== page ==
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Metro Snapshot: February 9, 2009

<strong>For all that you need to know today, read the Metro Snapshot.</strong>

THE OLD IS NEW AGAIN: Alison Krauss and former Led Zeppelin frontman Robert Plant were the big winners at the Grammys, taking home a leading five trophies -- including album of the year -- for their project, Raising Sand. Other big winners were Coldplay and Lil Wayne, who led with eight nominations. There was some drama accompanying the awards show when a planned duet between Rhianna and longtime boyfriend, Chris Brown, was cancelled after word spread that Brown was wanted by Los Angeles police for assault.

GOOD BANK, BAD BANK: After a tough few months -- and in spite of January's dismal job loss numbers -- Canadian investors were optimistic about this week's trading in anticipation of a big rescue effort for the American financial sector. Among the announcements that investors were hopeful for was the creation of a so-called "bad bank," that would buy up toxic assets from other lenders.

BUDGET BLUES: The Liberal government of British Columbia Premier Gordon Campbell, who once staked his political career on being a deficit slayer, will return to the provincial legislature early in order to amend their balanced-budget law. As recently as November, the government was forecasting a $450-million surplus, but Campbell later admitted that B.C. would be forced into running deficits for at least two years.

Alberta Premier Ed Stelmach was also struggling with the dragging fortunes of his province's once red hot economy. After 15 years of running surpluses, the Tories have been scrambling to balance spending with plunging energy revenues, and Stelmach said the government would likely dip into the province's billions of dollars in reserve funds to invest in infrastructure and save jobs.

TAX AUDIT: An internal audit conducted on the Canada Revenue Agency found that the agency had issued at least $3 million in paycheques to employees who no longer worked there. A spokesperson noted that the agency has about 43,000 workers, and that the overpayment amounted to less than one per cent of its annual salary budget.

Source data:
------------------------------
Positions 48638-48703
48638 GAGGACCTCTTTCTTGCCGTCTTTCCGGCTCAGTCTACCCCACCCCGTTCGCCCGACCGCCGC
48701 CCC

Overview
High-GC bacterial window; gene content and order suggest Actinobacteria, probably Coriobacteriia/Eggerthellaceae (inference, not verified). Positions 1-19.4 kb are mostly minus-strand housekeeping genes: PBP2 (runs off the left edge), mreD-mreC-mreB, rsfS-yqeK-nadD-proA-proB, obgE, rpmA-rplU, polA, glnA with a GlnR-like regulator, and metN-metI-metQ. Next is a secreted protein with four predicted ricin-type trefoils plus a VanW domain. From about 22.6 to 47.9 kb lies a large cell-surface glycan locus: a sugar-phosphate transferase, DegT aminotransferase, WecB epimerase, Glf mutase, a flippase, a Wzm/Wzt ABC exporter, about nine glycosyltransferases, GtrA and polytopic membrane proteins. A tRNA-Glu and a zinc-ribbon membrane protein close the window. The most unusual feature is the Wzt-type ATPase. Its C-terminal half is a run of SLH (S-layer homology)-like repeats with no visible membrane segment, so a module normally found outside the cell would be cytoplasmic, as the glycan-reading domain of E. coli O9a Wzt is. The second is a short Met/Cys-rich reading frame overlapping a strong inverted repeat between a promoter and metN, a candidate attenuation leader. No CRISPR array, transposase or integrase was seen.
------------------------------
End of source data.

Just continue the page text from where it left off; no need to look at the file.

GANG VIOLENCE RETURNS: Police and politicians in British Columbia were struggling for answers after Metro Vancouver's latest spasm of gang violence made residents fearful that the region's underworld would once again become a free-fire zone. A man with gang connections who was shot multiple times in a drive-by shooting died of his injuries at hospital -- the shooting was one of five to occur in one week.

GOOD WAR, BAD WAR: President Barack Obama campaigned on a promise to end the Iraq War, but is now poised to escalate the war in Afghanistan -- a dichotomy that isn't lost on Congressional Democrats who also ran on anti-war platforms, and is likely to be on their minds when faced with a vote that would send billions of dollars to the warzone.

If the American buildup is approved, the fresh troops arriving in the theatre will likely face a more violent and sinister threat than in the past. A fanatical wing of the Taliban with strong ties to al-Qaida has moved into the country's restive South. The highly-trained terrorist cells are under the leadership of a so-called rogue commander who has turned his sights on NATO troops.

"HELL IN ALL ITS FURY": The death toll was at least 128 after the deadliest wildfires in Australia's history swept across Victoria, rendering the landscape blackened and entire communities destroyed. Prime Minister Kevin Rudd said "Hell in all its fury" had visited the nation and branded the disaster an "appalling tragedy."

 
 
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